Born and raised in Christchurch, New Zealand, Akarana Chambers barrister Stuart Ryan inherited a love of the land from his parents.
His mother’s family were farmers, and his father is passionate about the South Island outdoors.
Ryan applies this strong affinity as a specialisation in litigation and dispute resolution in the context of the use and management of natural resources.
MOTIVATED FROM A YOUNG AGE
Admitted to the Bar in 1989, Stuart was a partner at Tauranga law firm Cooney Lees Morgan, and at Hesketh Henry in Auckland, prior to commencing practice as a barrister in 2009.
Ryan completed a Bachelor of Laws from the University of Canterbury in 1988.
At a time when many of his colleagues headed overseas, Ryan worked regionally at a firm in Tauranga with a strong local government practice.
In a growing regional town, there was plenty of work and a relative freedom to have a go, which led to the opportunity to get involved in some of the early leading caselaw,’ he says.
CHOOSING THE ENVIRONMENT
Ryan went on to complete a Master of Science degree in Resource Management at Lincoln/Canterbury University in 1991.
‘The MSc was more policy than science, but it was a breath of fresh air after law school,' he says. 'It combined my interest in the environment with law and policy.’
1991 was also the year that the New Zealand Resource Management Act (RMA) was introduced, the first bill of its kind in the world to be based on the concept of sustainable management.
The RMA is a huge statute that governs most uses of land, natural resources and the coastal marine area in New Zealand. It provides for national policies and standards, as well as regional and local ones.
BUILDING IN DISASTER ZONES
According to Ryan, the RMA has caused resource management to become very information and expert intensive.
‘Under the RMA, lawyers simply did not have the skills to prepare applications for environmental effect assessment. One consequence has been the huge growth in planning, engineering and other professional service consultancies, which have grown exponentially since the RMA commenced,’ he says.
Ryan says that concerns about climate change have not deterred most territorial authorities from continuing to readily grant building approvals for buildings located in hazard zones, so long as territorial authorities are protected by from liability by the Building Act.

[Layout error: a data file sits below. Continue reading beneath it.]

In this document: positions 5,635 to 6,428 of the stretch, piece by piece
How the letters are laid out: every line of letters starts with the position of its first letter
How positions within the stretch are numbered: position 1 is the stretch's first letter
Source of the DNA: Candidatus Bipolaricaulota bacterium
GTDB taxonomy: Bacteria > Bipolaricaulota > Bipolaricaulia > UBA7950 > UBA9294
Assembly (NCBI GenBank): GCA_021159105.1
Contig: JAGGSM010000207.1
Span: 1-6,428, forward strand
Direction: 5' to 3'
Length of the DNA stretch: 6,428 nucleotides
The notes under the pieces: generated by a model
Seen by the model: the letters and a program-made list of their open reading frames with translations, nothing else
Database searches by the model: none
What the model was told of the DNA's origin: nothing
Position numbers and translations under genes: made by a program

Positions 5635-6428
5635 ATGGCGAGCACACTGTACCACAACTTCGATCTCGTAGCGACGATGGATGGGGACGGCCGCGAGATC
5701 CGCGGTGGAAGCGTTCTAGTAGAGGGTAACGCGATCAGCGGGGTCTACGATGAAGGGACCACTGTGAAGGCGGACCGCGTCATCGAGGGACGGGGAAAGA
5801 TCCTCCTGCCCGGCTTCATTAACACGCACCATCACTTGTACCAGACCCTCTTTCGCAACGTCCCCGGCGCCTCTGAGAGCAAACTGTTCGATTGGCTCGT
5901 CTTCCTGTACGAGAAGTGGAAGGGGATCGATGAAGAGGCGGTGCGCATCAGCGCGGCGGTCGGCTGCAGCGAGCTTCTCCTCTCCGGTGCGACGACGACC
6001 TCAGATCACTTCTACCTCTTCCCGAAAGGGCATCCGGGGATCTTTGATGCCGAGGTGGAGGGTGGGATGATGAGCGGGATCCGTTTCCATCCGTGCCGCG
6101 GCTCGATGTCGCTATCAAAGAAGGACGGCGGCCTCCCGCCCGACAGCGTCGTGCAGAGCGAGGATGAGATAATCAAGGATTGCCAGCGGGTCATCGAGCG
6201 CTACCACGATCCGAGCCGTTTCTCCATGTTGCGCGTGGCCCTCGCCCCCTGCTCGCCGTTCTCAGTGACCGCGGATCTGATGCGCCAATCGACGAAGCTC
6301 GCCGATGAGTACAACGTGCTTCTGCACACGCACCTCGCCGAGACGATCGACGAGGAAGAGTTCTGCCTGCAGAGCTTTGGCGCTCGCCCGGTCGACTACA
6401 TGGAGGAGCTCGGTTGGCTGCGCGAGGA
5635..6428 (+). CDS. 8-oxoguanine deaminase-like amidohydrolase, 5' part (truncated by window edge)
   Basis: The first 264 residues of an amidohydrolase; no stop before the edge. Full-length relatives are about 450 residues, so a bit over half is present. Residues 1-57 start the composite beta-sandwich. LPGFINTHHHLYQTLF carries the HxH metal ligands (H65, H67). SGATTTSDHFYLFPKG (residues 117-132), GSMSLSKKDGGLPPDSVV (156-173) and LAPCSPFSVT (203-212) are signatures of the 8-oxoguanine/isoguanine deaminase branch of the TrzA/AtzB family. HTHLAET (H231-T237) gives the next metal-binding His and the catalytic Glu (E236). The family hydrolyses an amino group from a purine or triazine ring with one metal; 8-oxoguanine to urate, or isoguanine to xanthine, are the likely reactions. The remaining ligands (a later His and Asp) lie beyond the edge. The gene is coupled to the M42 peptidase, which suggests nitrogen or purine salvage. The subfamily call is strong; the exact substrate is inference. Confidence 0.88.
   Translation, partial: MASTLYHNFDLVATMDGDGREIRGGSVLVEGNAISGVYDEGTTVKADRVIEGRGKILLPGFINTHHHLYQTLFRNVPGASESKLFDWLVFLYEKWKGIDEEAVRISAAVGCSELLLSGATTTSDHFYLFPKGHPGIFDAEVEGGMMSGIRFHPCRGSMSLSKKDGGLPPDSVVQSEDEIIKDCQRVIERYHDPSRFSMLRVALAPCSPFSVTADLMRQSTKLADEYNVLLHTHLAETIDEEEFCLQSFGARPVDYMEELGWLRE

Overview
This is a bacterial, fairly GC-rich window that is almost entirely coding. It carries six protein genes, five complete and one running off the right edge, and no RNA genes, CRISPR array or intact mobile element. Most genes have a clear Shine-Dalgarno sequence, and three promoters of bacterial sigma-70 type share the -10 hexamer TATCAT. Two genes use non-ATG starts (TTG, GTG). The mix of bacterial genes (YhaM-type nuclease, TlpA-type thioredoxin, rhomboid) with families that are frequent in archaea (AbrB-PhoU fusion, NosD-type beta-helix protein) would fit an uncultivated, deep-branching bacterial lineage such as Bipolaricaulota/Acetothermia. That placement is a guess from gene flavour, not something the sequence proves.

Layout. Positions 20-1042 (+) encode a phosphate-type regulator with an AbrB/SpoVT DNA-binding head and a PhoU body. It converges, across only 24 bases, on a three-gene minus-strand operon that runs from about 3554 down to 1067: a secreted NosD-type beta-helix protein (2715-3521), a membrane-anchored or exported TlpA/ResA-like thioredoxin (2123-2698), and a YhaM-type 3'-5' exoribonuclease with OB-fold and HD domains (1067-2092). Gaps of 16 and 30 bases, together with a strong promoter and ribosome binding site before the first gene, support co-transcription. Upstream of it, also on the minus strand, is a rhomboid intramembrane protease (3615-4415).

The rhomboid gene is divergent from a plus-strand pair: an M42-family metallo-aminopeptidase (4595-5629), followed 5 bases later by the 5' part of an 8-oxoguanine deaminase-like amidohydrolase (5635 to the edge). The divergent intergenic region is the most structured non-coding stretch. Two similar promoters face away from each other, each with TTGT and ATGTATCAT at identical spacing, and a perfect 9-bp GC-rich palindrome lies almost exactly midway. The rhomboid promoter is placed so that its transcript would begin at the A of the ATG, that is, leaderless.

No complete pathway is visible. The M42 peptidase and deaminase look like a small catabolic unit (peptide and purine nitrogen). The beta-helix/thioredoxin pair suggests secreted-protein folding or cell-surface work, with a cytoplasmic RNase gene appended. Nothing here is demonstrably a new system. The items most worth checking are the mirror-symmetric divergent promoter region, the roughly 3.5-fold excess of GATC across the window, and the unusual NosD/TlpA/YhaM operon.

These provisions allow territorial authorities to grant building consent for land affected by natural hazard, but to require a tag to be registered on the title.
This then exempts the consent authority and its agents from civil liability for issuing a building consent where the building suffers damage arising from that natural hazard. The Earthquake Commission then has a discretion to decline cover.
LANDOWNERS IN THE DARK
‘In my experience, many landowners are unaware of the liability implications of these tags on their titles,’ Ryan says.
In 2019, an extensive New Zealand review identified numerous gaps in the law and recommended many changes to the RMA.
For example, it is not always clear who is responsible for taking particular climate adaptation measures — whether that involves building hard seawalls, imposing conditions on building permits to ensure future resilience, or revising where housing and other structures may be built in the face of increasing risks from sea level rise.
The RMA Review Report made several recommendations to fix barriers to climate adaptation.
REMOVING THE GAPS
Earlier in 2021, the government announced that it would repeal and replace the RMA with three new pieces of legislation:
- Natural and Built Environments Act
- Strategic Planning Act
- Managed Retreat and Climate Change Adaptation Act.
In addition, the Review Report recommends:
- introducing a requirement to “give effect to” the principles of the Treaty of Waitangi
- setting mandatory environmental limits or standards for freshwater, coastal water, air soil and habitats for species
- greater national direction.
The proposal also includes condensing and amalgamating some 100 district and regional plans around the country into approximately 20 regional plans.
CHANGES TO PENALTIES
The Review Report also recommends a number of changes to the environmental penalty regime, including:
- prohibiting insurance for fines and infringement fees under the Natural and Built Environments Act
- creating a new offence of a breach of conditions of consent
- establishing a new power to allow the regulator to apply for an order to revoke a resource consent in relation to serious or repeated non-compliance.
Ryan says that the Government’s aim is to have the Natural and Built Environments Act passed into law by the end of 2022, with the Managed Retreat and Climate Change Adaptation Act and Strategic Planning Act following by the end of 2023.
An initial draft for the proposed Natural and Built Environments Act is available now on the Ministry for Environment website, with feedback invited until 4 August 2021.
Find out more at the 2021 ANZIIF Liability Conference